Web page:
For today, I'll stop harping on the fraud by which the "poverty" rate is kept intentionally high in order to sell the gullible public on yet more "anti-poverty" spending, and turn to another example of the same phenomenon.
If you had been around Manhattan for the last week in the run-up to the election, you would have seen that most of the campaign literature being distributed for local races stressed the same theme, which was the supposed need for more "resources" for our beleaguered public schools. All of this literature came from Democratic candidates, substantially funded by the teachers union and other public employee unions. In the case of my own household, although we had Republican candidates running for State Senate and State Assembly in our district (in most elections we don't), we did not receive a single piece of campaign literature from the Republican candidates -- they were that badly funded.
As just one example, consider the campaign of Rebecca Seawright, the Democratic candidate in the one semi-competitive race in Manhattan, previously covered by me in the article entitled "Can A Republican Win A Political Office In Manhattan?" (Ms. Seawright ended up winning the race 65/32 over her Republican opponent.) Here is an excerpt from her website giving her position on education funding:
As the mother of two public school kids and PTA mom, Rebecca has personally experienced the fallout from overcrowding in our city’s schools. . . . Long-term, we need to invest in renovating existing schools as well as constructing new ones. But as we set aside the space and money to build, we need to find a way to address the needs of our neighborhood’s children now, even if that means being a little creative.
In literally no campaign discussion that I can find was it mentioned that in New York we spend nearly double the national average per pupil on K-12 education. I'll bet that not one voter in one hundred knows that fact.
Meanwhile, for all that money, large numbers of the public schools are failing. In an editorial this morning, the New York Post has some of the numbers:
At 371 schools, 90 percent of the kids — 90 percent! — aren’t making the grade. Altogether, that’s 143,000 students whose futures are at stake.
Prior Mayor Mike Bloomberg, to his credit, had a plan to deal with the failing schools by imposing some accountability: he closed large numbers of them, while opening new ones with new management teams, and also encouraging a substantial expansion of charter schools outside the stifling union control.
Now we have de Blasio. His idea? The failing schools just need some more money! On Monday (November 3) de Blasio announced a new program -- called his "School Renewal Program" -- for additional spending on the worst public schools. From Monday's New York Times:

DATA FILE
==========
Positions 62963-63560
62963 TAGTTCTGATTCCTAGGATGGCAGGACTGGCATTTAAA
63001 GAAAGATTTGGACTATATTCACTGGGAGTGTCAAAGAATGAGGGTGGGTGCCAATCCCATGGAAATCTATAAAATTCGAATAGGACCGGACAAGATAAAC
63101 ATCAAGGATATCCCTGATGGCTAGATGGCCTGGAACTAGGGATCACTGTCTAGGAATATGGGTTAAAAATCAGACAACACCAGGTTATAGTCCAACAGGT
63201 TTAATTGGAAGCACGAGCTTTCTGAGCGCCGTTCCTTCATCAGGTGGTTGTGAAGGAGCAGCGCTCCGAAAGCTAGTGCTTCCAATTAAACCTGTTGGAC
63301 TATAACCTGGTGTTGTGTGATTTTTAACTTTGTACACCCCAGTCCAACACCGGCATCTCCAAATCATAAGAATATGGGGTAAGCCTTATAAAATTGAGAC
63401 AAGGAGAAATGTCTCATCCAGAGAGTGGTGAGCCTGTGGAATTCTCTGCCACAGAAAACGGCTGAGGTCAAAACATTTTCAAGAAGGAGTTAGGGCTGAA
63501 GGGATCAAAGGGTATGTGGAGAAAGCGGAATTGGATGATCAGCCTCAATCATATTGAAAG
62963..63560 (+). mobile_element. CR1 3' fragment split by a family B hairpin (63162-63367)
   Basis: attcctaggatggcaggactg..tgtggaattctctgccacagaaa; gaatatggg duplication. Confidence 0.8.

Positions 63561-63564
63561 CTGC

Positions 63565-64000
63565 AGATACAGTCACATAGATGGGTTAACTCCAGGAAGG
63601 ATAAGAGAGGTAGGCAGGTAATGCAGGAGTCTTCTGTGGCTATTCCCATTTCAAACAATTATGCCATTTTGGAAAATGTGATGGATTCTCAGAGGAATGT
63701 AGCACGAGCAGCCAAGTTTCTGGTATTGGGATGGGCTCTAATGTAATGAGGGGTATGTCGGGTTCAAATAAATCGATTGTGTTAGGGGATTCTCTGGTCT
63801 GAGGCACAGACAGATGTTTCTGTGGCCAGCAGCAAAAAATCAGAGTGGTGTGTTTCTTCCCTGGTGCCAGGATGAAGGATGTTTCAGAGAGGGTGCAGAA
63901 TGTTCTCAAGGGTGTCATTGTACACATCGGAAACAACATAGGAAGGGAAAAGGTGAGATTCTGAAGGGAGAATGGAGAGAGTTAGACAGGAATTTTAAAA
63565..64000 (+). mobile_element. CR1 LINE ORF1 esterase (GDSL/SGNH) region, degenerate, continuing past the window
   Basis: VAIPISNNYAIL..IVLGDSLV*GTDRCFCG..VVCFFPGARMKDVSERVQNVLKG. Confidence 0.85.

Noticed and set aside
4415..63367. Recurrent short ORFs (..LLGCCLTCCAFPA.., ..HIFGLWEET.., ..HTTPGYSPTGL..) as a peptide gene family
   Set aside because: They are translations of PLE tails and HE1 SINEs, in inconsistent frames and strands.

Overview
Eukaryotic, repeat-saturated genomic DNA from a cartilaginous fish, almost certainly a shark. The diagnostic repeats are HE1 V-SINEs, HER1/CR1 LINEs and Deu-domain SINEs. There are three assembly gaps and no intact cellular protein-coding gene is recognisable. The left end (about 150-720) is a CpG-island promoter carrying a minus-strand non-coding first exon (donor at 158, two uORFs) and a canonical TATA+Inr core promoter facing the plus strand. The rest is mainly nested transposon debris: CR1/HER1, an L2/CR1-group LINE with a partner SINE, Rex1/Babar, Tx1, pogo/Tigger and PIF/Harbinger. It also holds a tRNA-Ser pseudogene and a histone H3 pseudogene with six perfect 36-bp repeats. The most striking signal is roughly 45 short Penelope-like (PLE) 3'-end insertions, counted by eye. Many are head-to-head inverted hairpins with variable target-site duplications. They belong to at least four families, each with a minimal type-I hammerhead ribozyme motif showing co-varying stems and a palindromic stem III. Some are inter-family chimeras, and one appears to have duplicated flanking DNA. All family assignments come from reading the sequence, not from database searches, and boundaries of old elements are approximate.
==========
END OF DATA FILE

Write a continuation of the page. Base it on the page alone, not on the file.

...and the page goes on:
The new program will designate 94 of the city’s most troubled schools, including the Coalition School, as Renewal Schools based on a list of criteria including low four-year graduation rates for high schools and poor test scores for middle and elementary schools. Students at those schools will receive an extra hour of instructional time each day, teachers will have extra professional training, and the schools will be encouraged to offer summer school. The schools will also be given additional resources, with $150 million spread over two years, about $39 million for this school year and $111 million in the next.
Yes, it is the very worst failures among all the schools that are getting rewarded by the new gusher of money. Seems like the idea is, if you just give the same incompetent people more money to do the exact same thing that they have been doing so far, they will magically overcome their failure.
The Post heaps completely appropriate scorn on the plan, calling it the "Teacher Protection Program."
Under this program, the city’s 94 worst schools will be shielded from any serious accountability for three years (and probably longer) while their students remain trapped without any real hope of escape. After that, the program hints vaguely at possible changes. But the smart money holds that by then Team de Blasio will have brand new excuses to keep the failing schools going — and the kids inside trapped.
Well, if I were a principal of one of the second-hundred worst schools, I know the lesson I would learn from this: If I can only fail the kids a little worse next year, I can get myself a few extra million too!
Meanwhile, the voters keep getting tricked year after year into supporting the idea that if only the schools had a little more money they'd be fixed. If only say 20% of us could learn that our schools already get double the national average, we could at least try to end this insanity.